Wheat Critical To Start Of Civilization

Wheat Critical To Start Of Civilization

on July 20 | in Kim Cooper | by | with No Comments

Wheat. This crop has been around for thousands of years.

Wheat was a key factor enabling the emergence of city-based societies at the start of civilization because it was one of the first crops that could be easily cultivated on a large scale, and had the additional advantage of yielding a harvest that provides long-term storage of food.

Wheat is the third largest produced crop in the world, after corn and rice. Our Chatham-Kent farmers will be busy harvesting their winter wheat crop soon. Over the past six years, Chatham-Kent producers have planted on average about 80,000 acres of winter wheat every year. This year, the wheat crop suffered a fair amount of loss due to the severe winter and there will be disease issues in the wheat due to the wet growing season we have experienced.

Ontario wheat is graded by International grade standards. These standards ensure our shipments of grain will consistently meet contract specifications for quality, safety, and quantity.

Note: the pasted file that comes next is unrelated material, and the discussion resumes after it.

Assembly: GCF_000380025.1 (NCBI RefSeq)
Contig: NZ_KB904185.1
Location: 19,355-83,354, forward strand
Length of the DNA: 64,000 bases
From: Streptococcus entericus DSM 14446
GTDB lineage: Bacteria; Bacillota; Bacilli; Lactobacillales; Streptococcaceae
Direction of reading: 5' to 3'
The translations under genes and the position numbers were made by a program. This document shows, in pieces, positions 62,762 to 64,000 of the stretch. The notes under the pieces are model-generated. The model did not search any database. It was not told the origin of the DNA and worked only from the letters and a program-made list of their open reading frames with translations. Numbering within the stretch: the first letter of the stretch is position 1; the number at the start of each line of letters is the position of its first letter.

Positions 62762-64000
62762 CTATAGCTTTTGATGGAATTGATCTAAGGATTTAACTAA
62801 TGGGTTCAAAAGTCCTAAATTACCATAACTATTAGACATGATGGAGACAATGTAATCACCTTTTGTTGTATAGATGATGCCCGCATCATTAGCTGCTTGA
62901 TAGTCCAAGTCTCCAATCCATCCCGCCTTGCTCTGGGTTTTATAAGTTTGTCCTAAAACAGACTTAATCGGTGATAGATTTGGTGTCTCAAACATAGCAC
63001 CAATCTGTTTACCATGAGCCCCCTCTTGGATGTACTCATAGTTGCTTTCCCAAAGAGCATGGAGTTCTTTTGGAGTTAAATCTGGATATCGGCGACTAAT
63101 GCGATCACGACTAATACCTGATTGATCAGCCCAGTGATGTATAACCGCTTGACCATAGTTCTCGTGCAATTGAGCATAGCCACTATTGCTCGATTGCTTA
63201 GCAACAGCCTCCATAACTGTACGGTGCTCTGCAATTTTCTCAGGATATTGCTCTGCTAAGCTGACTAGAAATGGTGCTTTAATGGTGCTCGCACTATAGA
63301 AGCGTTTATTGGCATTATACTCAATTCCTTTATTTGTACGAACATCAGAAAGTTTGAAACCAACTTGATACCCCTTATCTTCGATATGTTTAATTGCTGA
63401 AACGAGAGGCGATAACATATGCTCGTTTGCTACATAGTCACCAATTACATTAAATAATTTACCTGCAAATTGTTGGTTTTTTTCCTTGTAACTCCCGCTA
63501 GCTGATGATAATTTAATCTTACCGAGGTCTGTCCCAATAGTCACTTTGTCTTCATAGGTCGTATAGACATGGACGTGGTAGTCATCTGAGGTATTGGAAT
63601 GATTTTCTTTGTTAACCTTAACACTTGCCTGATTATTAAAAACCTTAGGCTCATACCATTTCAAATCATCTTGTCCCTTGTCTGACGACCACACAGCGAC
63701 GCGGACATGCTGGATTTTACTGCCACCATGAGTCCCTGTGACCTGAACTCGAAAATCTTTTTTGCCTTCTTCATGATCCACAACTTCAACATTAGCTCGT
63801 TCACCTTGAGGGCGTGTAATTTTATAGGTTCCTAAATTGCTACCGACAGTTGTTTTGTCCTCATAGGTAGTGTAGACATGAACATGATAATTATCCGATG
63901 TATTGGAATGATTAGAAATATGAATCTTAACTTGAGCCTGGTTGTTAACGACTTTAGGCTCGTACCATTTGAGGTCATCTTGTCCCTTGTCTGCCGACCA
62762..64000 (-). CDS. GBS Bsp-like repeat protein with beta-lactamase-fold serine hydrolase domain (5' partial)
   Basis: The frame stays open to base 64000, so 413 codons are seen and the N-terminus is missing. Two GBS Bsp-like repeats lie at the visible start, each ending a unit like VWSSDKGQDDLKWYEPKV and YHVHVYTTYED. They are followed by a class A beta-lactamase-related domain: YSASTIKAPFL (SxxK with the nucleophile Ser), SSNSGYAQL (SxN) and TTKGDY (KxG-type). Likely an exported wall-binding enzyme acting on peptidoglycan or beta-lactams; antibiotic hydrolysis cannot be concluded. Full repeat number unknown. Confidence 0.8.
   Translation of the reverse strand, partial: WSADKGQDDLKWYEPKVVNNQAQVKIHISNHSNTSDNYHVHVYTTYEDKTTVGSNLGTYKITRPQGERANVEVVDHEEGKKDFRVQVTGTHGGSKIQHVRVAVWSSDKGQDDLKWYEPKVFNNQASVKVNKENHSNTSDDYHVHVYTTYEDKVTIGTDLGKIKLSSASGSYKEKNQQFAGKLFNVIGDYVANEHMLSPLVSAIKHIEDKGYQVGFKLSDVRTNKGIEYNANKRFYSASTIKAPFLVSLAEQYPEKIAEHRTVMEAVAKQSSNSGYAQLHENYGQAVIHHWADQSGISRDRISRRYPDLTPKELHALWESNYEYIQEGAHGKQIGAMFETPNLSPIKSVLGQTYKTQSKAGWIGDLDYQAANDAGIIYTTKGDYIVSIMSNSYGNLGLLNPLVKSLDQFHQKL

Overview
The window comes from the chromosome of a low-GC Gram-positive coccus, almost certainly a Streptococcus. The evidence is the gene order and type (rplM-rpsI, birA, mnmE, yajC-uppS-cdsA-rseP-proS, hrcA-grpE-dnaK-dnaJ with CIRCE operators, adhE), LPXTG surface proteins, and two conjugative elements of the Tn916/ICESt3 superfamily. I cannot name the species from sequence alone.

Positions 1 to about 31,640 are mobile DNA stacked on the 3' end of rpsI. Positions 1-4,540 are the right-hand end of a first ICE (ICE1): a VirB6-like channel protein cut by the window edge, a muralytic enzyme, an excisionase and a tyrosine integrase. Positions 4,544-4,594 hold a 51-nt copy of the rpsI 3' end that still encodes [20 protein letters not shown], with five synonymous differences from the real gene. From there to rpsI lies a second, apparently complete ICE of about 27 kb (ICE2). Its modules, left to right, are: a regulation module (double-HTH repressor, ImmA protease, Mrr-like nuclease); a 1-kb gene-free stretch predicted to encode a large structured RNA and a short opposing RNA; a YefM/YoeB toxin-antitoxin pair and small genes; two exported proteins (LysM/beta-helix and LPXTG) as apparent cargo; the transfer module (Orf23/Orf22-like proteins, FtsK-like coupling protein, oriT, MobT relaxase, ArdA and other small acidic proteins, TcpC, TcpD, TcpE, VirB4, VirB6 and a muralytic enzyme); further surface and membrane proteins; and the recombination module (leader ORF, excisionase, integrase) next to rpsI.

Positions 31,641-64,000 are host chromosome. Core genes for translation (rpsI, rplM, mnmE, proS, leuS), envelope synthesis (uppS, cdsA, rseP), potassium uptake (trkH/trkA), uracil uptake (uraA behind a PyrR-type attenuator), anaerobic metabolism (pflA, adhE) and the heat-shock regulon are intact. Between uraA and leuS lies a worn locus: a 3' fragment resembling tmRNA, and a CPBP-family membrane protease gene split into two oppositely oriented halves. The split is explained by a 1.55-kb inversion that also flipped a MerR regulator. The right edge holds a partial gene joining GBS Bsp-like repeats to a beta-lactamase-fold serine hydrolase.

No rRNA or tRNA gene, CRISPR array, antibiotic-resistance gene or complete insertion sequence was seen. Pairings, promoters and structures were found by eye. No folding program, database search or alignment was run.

Our Ontario producers have been growing wheat for over 50 years. The vast majority of wheat grown in Ontario is winter wheat, which means it is planted in the fall and goes through the winter and then is harvested in July.

Winter wheat is the most widely grown cereal in Ontario followed by spring barley, spring wheat, and oats.

There are basically three different types of winter wheat grown in Ontario. These are hard red winter wheat, soft red winter wheat, and soft white winter wheat.

Winter wheat’s flour yield, lower ash content and medium strength protein numbers ensure a high performing wheat for flat breads, noodles, pizza dough, and other specialty products.

The wheat our farmers harvest is delivered to country elevators and/or shipped directly to millers. Ontario’s wheat is also exported around the world.

Incoming wheat at the milling processing facility is weighed, sampled, analyzed, passed through a cleaner and magnet, and then stored according to class, grade, and protein content.

A kernel of wheat is a storehouse of nutrients that requires careful processing to separate it into i